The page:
Creating graffiti with crayons for adults.
Ask any graff writer today about time spent in front of a school easel and more often than not, they’ll recall the experience as having been restrictive, uninspiring, or just plan boring.
Ironically, paint-stick maestro WaxHead voices a similar complaint. Like a lot of those frustrated kids, he doesn’t like being told to stay inside the lines.
There is no mistaking a WaxHead piece. Working predominantly with oil sticks, his raw, highly original works are intentionally unlike traditional spray-can graffiti. Since he prefers the quiet of tucked-away locations, finding his pieces isn’t easy. His Dr. Seussian illustrations are morose, but also humorous. They’re entirely worth tracking down.
WaxHead began the way many graff artists do. “I got my start doing tags while going around my neighbourhood,” he told us.
He lived in the vicinity of a rail line, and at an early age he was struck by the amount and quality of rolling-stock graffiti. He began dabbling. “I didn’t know many people who wrote at first, so I mostly did it on my own,” he said. “Then slowly I got to know more people.” He’s since become enmeshed in Toronto’s graff community.
Graffiti has become a sort of addiction for him. The fact that his pieces impact people—friends and strangers alike—gives him a high. Because the street is his canvas, feedback is important to WaxHead. “I enjoy it when [people] take something away from the work or talk to me about something they saw on the street,” he explained.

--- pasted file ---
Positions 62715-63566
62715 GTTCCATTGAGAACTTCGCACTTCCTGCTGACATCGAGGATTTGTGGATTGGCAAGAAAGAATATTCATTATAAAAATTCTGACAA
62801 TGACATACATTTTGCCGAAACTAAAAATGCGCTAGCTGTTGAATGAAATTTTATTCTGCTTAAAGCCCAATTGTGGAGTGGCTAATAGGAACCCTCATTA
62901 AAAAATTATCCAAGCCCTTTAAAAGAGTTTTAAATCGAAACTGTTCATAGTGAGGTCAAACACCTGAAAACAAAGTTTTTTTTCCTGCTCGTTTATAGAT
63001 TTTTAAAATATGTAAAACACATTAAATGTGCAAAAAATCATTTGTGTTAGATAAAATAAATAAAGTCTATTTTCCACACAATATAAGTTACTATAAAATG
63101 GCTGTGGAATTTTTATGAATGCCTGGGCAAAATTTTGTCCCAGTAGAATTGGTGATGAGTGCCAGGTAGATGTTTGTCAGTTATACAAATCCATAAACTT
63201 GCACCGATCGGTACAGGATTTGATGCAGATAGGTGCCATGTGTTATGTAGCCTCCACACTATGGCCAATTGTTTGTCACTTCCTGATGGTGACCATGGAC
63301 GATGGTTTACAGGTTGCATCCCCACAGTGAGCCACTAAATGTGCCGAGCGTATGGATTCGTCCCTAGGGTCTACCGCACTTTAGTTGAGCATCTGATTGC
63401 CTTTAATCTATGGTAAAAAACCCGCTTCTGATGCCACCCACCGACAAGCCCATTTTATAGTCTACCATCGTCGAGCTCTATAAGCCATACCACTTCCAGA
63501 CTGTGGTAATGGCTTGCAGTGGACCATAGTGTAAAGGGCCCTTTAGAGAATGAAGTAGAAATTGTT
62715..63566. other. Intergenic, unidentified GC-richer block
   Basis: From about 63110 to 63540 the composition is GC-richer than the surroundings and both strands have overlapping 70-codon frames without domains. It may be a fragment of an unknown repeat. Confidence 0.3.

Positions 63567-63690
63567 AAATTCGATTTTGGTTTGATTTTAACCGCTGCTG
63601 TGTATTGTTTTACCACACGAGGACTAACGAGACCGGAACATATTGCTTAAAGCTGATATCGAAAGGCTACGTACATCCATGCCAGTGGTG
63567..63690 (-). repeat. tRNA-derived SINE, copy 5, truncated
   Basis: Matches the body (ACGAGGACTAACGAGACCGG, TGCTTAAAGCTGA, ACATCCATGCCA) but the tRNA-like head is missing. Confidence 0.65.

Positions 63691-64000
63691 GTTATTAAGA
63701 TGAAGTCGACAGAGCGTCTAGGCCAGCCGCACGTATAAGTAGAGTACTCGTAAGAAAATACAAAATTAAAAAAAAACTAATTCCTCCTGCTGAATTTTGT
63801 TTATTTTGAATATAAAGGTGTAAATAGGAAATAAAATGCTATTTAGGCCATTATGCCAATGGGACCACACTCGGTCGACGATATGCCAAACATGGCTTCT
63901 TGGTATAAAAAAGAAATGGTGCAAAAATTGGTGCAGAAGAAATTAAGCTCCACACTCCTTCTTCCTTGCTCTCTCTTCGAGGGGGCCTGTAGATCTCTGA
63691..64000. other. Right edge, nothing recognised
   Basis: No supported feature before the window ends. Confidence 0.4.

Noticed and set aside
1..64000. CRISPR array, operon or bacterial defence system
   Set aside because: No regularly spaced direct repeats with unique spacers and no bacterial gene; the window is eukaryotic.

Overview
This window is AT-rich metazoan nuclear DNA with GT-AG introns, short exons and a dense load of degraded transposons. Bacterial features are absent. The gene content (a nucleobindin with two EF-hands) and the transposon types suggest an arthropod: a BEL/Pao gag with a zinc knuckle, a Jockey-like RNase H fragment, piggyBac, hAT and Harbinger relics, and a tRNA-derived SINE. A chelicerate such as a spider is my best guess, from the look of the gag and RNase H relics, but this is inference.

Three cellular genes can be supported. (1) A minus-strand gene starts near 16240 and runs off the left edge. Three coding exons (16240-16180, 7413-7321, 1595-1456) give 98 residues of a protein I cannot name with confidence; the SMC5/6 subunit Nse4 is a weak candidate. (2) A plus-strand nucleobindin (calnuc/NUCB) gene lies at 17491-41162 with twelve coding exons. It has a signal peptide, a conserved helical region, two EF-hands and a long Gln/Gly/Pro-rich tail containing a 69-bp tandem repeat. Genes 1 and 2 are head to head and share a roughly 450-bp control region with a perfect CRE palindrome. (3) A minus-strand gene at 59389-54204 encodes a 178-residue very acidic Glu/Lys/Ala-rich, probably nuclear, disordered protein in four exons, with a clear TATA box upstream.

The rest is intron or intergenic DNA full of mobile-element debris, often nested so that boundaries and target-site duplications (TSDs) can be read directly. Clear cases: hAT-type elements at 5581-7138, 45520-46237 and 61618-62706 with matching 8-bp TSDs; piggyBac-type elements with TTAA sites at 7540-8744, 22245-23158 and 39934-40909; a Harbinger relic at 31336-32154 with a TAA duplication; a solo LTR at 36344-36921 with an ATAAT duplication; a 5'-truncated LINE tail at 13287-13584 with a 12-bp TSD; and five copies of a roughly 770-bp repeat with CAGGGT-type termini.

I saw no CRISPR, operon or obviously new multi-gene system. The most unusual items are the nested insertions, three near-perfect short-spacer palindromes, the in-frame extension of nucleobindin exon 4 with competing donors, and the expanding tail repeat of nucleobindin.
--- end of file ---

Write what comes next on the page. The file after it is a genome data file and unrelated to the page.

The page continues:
Realizing his creations couldn’t hold a candle to the works of conventional graffiti artists, WaxHead intentionally set about distinguishing himself through his own unique style. “[I] wanted to do something different, using features on a face the same way a graffiti artist would use letters.”
Instead of an aerosol can, his chosen medium is the oil stick—oil paints hardened into a crayon-like stylus. The waxy consistency of the sticks, combined with his predilection for drawing caricatures of human heads, led to an obvious choice of graff name. As for technique, WaxHead keeps it simple. “I like combining lots of very small lines or strokes to make something big and complex.”
Even though he considers himself, “an artist with vandal tendencies,” WaxHead’s output isn’t limited to graffiti. As spring turns to summer, expect to find him selling his screen painting in Kensington Market.
“Some people realize that I do street art,” he said. “I’ve gotten mostly positive reactions.”
WaxHead believes graffiti benefits public space by adding colour where none previously existed. In his words: “Grey walls are boring and stale.” Part of the human condition, he adds, is the need to “mark where we have been.”
To the critics, WaxHead is unapologetic: accept it; graffiti is here to stay.
WaxHead admits receiving encouragement from a handful of teachers; still, high school art classes were a bust. “I didn’t like everything they were teaching so I just used their material to do my own work.” As for favourite artists, he cited Frantisek Kupka, Jean-Michel Basquiat, and Showchicken. Though WaxHead disparages his art class education, he would one day like to try his hand at instructing youngsters himself. “I really enjoy kids’ reactions to my work and art in general. I’d like to work with kids more and help them develop their own style.”
Photos courtesy of WaxHead.
Torontoist is profiling the city’s graffiti artists, uncovering their best work and finding out what makes them tick. Are you a graff artist or do you know one who’s interested in being profiled? Email us.